The secret

to boosting your immune system

Medicinal plants, vitamin C supplements, recipes with garlic and onion, grandma’s tips: we’ll try anything to keep cold and flu germs away. All of these tactics—whether or not they actually work or are backed by scientific evidence—aim to do the same thing: improve the immune system’s effectiveness.

Boosting our immune system to help prevent cold and flu is not a myth. We can train and support the immune system. Good hygiene and regular hand washing are a must, but to create a bona fide army to fight viral or bacterial intruders we also need to eat a proper diet and take our daily probiotics.

Our diet provides us with the building blocks we need to keep our immune system strong. Consuming enough high-quality protein on a daily basis has been shown to increase our white blood cells. These 'soldier' cells are responsible for fighting off intruders, so keeping them healthy is critical. Other micronutrients such as vitamin C, vitamin B6, selenium, and iron also have a positive impact on our resistance to infections if consumed in high enough quantities.

But a healthy diet is only one part of the equation in cold and flu prevention. New scientific discoveries have linked the number of good bacteria in our body to our ability to resist infection - its why we need a daily probiotic to help prevent cold and flu.

Our Intestines, Our Stronghold

Our gut plays an important role in the immune system. The intestines have a mucous membrane which secretes antimicrobial molecules. These secreted molecules can destroy or inhibit the growth of illness-causing bacteria. We call this the 'chemical barrier'.

Our intestinal defense doesn't stop there. The cells of our intestines also provide a physical barrier to the outside world. When our microbiota is healthy, the intestinal cells stick tightly together, preventing bacteria or viruses from passing into the bloodstream. When our gut-bacteria is out of balance, however, the cells may become inflamed creating 'gaps' that allow germs to enter the bloodstream, making us ill.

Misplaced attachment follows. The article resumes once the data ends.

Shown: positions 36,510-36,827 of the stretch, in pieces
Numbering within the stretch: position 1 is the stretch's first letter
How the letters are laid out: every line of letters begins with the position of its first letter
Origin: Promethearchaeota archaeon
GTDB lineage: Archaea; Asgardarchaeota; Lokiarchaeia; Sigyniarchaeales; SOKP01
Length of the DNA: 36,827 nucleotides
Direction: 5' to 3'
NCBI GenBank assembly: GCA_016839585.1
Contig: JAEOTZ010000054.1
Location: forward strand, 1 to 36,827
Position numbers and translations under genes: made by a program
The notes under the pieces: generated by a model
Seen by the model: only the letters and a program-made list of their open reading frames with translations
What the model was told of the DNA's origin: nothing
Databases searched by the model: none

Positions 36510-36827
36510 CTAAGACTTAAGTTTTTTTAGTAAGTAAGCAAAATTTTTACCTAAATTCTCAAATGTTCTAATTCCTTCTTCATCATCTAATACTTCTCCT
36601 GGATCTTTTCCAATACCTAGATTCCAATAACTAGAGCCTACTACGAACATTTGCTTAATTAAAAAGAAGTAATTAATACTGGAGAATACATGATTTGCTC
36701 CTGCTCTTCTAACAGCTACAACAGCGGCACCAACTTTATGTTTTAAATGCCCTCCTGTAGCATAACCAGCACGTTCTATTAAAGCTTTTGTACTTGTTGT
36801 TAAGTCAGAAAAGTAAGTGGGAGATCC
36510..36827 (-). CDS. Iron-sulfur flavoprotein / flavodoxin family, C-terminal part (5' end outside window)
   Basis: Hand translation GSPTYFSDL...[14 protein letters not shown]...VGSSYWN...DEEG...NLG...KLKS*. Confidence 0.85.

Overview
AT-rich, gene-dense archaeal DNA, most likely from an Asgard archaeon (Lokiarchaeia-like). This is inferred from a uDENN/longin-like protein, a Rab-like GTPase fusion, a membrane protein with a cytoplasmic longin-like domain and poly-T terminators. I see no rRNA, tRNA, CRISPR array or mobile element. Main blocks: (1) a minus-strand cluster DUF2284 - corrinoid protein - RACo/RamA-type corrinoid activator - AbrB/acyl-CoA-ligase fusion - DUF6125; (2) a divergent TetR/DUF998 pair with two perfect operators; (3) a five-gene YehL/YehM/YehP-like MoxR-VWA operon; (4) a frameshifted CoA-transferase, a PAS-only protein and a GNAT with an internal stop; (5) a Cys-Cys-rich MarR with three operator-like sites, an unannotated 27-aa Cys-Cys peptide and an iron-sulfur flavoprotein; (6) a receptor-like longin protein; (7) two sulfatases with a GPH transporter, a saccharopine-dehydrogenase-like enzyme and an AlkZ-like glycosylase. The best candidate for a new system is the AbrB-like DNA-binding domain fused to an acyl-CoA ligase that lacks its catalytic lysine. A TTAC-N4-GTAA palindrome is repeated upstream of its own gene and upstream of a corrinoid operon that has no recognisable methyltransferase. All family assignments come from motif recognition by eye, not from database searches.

The secret to boosting your immune system


Feed Your Bacteria

A healthy intestinal mucous membrane needs a diverse microbiome, primarily dominated by good bacteria. Feeding these families of microorganisms to optimize their concentration is a critical step in a healthy digestive tract.

Consuming a daily probiotic, like Bio-K+, has well-documented effects. Thanks to Bio-K+'s high active bacteria content (50 billion CFU), and ability to resist stomach acid, the probiotic bacteria reach the large intestine, allowing the product to work effectively.

But consuming good bacteria is not enough - you have to keep them well nourished, to boost their effectiveness. Fiber is to bacteria what dessert is to people - Yum! Last July, at the International Conference on Nutrition in Medicine, a committee of physicians recommended the consumption of 50g of fiber per day to improve and maintain intestinal health. That’s a lot of fibre! But we can start to increase our consumption of fiber simply by eating more fruits, vegetables, legumes, and whole grains, instead of processed foods.

From Theory to Practice

It’s so easy to change out your daily yogurt for a bottle of Bio-K+. It is enriched with calcium and vitamin D and contains less sugar than most commercial yogurts because the bacteria in Bio-K+ feed on the natural sugars that are added to the product. As a bonus, taking Bio-K+ gives you 50 billion good active bacteria that work together to boost your immune system by preventing illness-causing bacteria from developing.

We also need to take advantage of rainy fall days to cook healthy meals full of colorful seasonal vegetables, full of fiber, vitamin C, and antioxidants. And why not take on the added challenge of making one vegan meal per week, to increase your fiber consumption?

If you top this off with good stress management and regular physical activity, you have the perfect cocktail for preventing colds, flu, and seasonal infections.

Let’s start preventing cold & flu this season!

If you liked this article, head to the Bio-K+ blog to read more like this. 

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